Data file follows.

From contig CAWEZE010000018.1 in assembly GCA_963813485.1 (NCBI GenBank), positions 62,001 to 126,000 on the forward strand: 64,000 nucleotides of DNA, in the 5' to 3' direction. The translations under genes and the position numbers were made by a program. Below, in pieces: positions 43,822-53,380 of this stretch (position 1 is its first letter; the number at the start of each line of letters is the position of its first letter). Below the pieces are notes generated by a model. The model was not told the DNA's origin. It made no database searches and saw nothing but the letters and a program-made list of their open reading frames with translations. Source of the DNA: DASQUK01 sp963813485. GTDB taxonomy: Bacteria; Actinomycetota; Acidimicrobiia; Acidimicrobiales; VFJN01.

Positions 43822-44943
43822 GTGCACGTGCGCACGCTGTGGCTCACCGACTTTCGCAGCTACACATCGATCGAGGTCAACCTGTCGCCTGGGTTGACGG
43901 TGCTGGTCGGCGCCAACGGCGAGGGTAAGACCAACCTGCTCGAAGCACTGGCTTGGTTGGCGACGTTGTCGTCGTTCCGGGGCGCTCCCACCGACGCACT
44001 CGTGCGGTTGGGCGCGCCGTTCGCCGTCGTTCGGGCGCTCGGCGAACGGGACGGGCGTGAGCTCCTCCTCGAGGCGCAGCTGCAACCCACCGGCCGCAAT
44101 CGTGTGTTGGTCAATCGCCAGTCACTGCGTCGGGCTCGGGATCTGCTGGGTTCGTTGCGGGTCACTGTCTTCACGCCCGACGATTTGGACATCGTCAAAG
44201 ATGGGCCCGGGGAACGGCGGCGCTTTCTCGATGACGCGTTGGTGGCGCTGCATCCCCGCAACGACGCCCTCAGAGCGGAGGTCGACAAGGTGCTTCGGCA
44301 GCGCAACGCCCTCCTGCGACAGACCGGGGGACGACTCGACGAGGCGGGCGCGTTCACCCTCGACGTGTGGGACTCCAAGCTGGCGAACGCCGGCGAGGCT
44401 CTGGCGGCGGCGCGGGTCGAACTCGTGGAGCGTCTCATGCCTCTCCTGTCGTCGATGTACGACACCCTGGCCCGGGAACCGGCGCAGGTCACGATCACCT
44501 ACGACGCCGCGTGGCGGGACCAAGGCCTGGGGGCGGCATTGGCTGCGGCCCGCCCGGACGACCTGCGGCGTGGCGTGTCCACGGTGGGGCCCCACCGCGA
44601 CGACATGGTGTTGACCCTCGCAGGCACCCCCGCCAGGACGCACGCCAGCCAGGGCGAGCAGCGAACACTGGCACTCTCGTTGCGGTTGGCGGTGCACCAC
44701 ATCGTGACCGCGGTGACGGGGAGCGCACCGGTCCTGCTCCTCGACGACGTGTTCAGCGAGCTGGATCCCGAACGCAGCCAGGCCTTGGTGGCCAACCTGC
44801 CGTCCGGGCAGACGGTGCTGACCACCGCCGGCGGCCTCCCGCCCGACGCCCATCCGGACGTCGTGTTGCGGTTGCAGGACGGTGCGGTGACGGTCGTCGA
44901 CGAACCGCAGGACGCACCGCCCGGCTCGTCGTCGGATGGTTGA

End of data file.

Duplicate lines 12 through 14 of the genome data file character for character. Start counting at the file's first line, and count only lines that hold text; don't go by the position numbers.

44701 ATCGTGACCGCGGTGACGGGGAGCGCACCGGTCCTGCTCCTCGACGACGTGTTCAGCGAGCTGGATCCCGAACGCAGCCAGGCCTTGGTGGCCAACCTGC
44801 CGTCCGGGCAGACGGTGCTGACCACCGCCGGCGGCCTCCCGCCCGACGCCCATCCGGACGTCGTGTTGCGGTTGCAGGACGGTGCGGTGACGGTCGTCGA
44901 CGAACCGCAGGACGCACCGCCCGGCTCGTCGTCGGATGGTTGA